"You see," said Frantiska, "the beautiful women at the colonnade haven't shown an interest in you; on the other hand you interest journalists."

  "That's an awful step down," said Havel. He was, however, quite pleased with this interest, and he smiled at the editor, refusing his proposal with touchingly transparent insincerity: "I, my dear sir, am neither a member of the government nor a hockey player, and even less a woman singer. And although I don't want to underestimate my scientific research, it interests experl s rather than the general public."

  "But I don't want to interview you; that didn't even occur to me," replied the young man with prompt sincerity. "I want to talk with your wife. I've heard that she's going to visit you here."

  "Then you're better informed than I," said Havel rather coldly; he then approached the mirror again and looked at his face; it didn't please him. He buttoned the top button of his shirt and kept silent while the young editor became embarrassed and lost his avowed journalistic audacity; he apologized to the woman doctor, he apologized to Dr. Havel, and he was glad to be leaving.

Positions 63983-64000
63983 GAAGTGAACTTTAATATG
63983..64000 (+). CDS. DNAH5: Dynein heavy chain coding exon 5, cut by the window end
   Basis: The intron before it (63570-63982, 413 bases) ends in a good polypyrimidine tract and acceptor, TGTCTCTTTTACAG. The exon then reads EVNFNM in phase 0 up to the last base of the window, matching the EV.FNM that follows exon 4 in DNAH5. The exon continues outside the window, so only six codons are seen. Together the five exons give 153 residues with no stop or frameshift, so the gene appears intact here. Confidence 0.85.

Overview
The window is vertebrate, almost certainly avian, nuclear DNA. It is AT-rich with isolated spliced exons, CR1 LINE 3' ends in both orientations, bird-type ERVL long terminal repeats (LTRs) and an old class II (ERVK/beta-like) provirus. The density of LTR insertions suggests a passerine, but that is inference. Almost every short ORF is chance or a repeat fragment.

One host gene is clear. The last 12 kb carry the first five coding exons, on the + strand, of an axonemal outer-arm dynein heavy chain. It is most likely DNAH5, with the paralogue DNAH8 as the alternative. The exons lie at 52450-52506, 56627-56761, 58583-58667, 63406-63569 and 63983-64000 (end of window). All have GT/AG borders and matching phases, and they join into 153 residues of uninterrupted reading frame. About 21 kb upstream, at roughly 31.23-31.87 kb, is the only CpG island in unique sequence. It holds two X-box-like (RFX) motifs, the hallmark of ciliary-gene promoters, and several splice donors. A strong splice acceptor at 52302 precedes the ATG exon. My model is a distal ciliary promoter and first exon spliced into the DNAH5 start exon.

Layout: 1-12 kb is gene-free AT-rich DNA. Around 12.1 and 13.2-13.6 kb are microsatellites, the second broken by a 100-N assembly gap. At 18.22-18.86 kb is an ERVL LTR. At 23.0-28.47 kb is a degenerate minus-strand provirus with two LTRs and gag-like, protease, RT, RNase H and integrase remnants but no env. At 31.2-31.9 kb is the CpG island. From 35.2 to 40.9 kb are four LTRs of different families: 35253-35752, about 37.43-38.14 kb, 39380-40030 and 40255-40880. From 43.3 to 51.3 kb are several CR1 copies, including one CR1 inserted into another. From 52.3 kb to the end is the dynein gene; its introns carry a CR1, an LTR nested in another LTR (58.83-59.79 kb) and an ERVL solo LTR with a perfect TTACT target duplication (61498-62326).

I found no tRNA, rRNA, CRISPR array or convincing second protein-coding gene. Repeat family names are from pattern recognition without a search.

The editor was scatterbrained rather than stupid. He didn't think much of the spa magazine, but, being its sole editor, every month he had to do the things necessary to fill the twenty-f
our pages with the requisite photographs and words. In the summer it was tolerably easy, because the spa teemed with prominent guests, various orchestras took turns at the open-air concerts, and there was no lack of gossip items. On the other hand in the damp and cold months the colonnade was filled with countrywomen and boredom, so he couldn't let an opportunity escape him. When yesterday he had heard somewhere that the husband of a well-known actress was taking a cure here, the husband of the very one who was appearing in the new detective film that was currently and successfully distracting the gloomy spa guests, he began immediately to hunt for him.

  But now he was ashamed.